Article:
CIMUN Chronicle / Article / 1994

A Divided Security Council


IPD Article Image - A Divided Security Council

By Ajay Jejurikar, Sydney Morning Herald



At the moment, countries in the U.N. Security Council (UNSC) cannot agree on how to diminish the crisis of worldwide nuclearization.


The representatives of China, the U.S., the U.K., and France formed a draft resolution promoting worldwide denuclearization. “We condemn the use of nuclear weapons in any scenario,” explained the delegate of China.


China’s draft resolution encourages countries to decrease their nuclear arsenals by 10 percent each year. Furthermore, the resolution aims at worldwide denuclearization in the future. “By gradually diminishing our arsenals, we can eventually live in a world without nuclear weapons,” stated the representative of the United States.


Nevertheless, several smaller countries in the UNSC oppose this draft resolution. “The resolution does not set specific dates for when denuclearization will occur. Therefore, we cannot consider it,” stated the represenative of India. Additionally, several countries noted that the permanent members of the U.N. Security Council were insensitive to the needs of smaller nations. “The U.K.’s comment that smaller nations must 'trust' larger nations is frankly deplorable,” stated the representative of Senegal.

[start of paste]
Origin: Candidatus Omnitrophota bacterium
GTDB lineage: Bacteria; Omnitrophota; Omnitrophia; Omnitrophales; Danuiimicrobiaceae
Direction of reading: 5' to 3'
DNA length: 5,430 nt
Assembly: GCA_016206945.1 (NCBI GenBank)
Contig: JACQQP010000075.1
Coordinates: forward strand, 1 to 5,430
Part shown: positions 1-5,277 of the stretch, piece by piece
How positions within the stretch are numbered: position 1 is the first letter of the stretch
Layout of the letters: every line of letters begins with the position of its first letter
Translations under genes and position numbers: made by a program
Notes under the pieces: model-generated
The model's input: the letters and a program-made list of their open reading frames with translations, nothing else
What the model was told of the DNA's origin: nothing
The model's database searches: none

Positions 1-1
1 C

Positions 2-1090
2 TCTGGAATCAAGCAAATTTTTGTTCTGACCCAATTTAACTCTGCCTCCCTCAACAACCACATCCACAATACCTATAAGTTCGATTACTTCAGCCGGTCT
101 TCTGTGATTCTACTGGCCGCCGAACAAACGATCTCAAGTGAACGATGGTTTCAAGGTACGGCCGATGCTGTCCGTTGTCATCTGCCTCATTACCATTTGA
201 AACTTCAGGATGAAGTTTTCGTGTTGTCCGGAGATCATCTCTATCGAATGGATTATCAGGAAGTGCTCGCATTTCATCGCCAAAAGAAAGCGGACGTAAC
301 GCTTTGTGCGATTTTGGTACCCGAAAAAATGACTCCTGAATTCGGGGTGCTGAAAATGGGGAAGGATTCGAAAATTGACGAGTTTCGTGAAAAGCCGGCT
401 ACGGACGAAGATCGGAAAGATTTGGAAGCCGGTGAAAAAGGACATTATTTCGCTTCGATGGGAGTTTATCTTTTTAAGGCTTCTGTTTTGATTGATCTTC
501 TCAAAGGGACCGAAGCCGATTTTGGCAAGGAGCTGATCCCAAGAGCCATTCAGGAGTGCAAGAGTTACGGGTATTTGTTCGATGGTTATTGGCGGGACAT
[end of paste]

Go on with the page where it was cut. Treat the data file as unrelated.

With this in mind, many smaller nations, including Senegal, Denmark, and Hungary, wrote a working paper that protects non-nuclearized nations and condemns the use of nuclear weapons. “We firmly believe that nuclear weapons should not be used in any scenario,” said the representative of Brazil.


In addition, Senegal’s working paper defined nuclear weaponry as a “machine of self-deterrence.” Due to this clause, the working paper has received fierce criticism from permanent nations on the Security Council. “We believe that this clause supports the use of nuclear weapons for self-defense. Therefore, we cannot support this working paper,” explained the representative of China.


As debate continues in the Security Council, member states must reach a reasonable compromise if they hope to diminish global nuclearization.